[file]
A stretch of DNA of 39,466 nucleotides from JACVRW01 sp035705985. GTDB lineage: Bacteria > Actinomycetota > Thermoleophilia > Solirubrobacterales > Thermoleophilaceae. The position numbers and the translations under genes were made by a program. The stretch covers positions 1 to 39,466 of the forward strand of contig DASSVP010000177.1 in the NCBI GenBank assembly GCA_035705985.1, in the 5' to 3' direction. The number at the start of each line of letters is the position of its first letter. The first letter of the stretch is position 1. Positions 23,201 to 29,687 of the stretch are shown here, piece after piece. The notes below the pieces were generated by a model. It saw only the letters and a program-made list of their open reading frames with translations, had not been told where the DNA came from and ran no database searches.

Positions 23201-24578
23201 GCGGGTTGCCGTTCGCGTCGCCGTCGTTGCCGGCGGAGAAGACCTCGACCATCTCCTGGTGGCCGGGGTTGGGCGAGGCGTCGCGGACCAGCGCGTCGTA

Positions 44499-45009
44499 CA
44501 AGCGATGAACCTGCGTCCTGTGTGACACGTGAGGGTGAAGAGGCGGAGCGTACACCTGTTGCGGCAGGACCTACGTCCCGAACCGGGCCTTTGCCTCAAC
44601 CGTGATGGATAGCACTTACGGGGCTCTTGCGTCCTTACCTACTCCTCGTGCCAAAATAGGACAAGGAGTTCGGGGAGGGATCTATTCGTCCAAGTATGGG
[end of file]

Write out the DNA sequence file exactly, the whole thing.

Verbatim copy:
A stretch of DNA of 39,466 nucleotides from JACVRW01 sp035705985. GTDB lineage: Bacteria > Actinomycetota > Thermoleophilia > Solirubrobacterales > Thermoleophilaceae. The position numbers and the translations under genes were made by a program. The stretch covers positions 1 to 39,466 of the forward strand of contig DASSVP010000177.1 in the NCBI GenBank assembly GCA_035705985.1, in the 5' to 3' direction. The number at the start of each line of letters is the position of its first letter. The first letter of the stretch is position 1. Positions 23,201 to 29,687 of the stretch are shown here, piece after piece. The notes below the pieces were generated by a model. It saw only the letters and a program-made list of their open reading frames with translations, had not been told where the DNA came from and ran no database searches.

Positions 23201-24578
23201 GCGGGTTGCCGTTCGCGTCGCCGTCGTTGCCGGCGGAGAAGACCTCGACCATCTCCTGGTGGCCGGGGTTGGGCGAGGCGTCGCGGACCAGCGCGTCGTA

Positions 44499-45009
44499 CA
44501 AGCGATGAACCTGCGTCCTGTGTGACACGTGAGGGTGAAGAGGCGGAGCGTACACCTGTTGCGGCAGGACCTACGTCCCGAACCGGGCCTTTGCCTCAAC
44601 CGTGATGGATAGCACTTACGGGGCTCTTGCGTCCTTACCTACTCCTCGTGCCAAAATAGGACAAGGAGTTCGGGGAGGGATCTATTCGTCCAAGTATGGG